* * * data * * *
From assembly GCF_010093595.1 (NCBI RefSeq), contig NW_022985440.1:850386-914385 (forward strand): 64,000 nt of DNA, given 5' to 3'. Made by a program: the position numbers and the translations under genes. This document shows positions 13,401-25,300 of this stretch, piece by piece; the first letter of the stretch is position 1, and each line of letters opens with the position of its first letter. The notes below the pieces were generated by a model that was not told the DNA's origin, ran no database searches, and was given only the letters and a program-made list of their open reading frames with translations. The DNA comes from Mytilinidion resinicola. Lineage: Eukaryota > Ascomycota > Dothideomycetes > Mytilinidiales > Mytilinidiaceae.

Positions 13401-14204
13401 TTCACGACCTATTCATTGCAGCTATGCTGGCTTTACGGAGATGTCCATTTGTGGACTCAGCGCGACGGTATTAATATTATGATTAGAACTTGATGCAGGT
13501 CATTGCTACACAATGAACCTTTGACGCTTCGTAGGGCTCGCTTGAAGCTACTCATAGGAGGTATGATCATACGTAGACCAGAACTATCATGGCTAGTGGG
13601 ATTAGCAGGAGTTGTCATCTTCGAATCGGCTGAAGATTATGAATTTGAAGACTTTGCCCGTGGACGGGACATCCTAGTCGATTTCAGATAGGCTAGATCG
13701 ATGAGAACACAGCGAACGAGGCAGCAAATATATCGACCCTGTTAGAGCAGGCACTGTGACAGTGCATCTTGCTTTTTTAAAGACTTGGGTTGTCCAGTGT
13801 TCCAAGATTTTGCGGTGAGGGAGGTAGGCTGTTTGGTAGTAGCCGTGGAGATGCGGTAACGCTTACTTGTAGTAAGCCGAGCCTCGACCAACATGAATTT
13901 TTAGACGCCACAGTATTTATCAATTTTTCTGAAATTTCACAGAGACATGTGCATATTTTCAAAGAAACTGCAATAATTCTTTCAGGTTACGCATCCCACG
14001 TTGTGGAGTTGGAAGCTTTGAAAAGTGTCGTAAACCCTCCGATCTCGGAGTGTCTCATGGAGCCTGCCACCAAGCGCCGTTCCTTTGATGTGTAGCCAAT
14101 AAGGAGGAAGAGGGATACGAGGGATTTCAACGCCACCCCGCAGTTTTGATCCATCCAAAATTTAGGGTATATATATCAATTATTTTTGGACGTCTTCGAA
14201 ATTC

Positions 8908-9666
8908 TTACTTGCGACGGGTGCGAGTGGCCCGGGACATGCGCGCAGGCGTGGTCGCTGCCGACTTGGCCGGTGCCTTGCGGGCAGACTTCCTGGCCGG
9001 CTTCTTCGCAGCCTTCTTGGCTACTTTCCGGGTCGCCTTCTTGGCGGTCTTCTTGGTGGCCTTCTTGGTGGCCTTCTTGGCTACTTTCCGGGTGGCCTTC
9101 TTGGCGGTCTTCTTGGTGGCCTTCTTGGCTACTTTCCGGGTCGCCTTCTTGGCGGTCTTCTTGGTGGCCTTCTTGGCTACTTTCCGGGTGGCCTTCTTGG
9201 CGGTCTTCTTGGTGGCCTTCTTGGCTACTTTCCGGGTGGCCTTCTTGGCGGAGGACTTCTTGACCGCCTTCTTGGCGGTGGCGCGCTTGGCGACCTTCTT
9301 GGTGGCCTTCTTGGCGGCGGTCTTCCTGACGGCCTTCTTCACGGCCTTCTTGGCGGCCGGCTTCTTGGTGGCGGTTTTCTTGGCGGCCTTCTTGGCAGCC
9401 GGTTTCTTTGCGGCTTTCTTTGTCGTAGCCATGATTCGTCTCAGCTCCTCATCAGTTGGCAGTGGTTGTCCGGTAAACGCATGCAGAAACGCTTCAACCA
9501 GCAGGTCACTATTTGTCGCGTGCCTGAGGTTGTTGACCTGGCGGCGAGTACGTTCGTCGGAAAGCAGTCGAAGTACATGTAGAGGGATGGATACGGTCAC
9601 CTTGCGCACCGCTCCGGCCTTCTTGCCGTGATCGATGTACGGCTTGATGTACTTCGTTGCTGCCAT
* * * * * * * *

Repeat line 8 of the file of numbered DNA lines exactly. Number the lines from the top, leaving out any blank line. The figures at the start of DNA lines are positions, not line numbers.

13901 TTAGACGCCACAGTATTTATCAATTTTTCTGAAATTTCACAGAGACATGTGCATATTTTCAAAGAAACTGCAATAATTCTTTCAGGTTACGCATCCCACG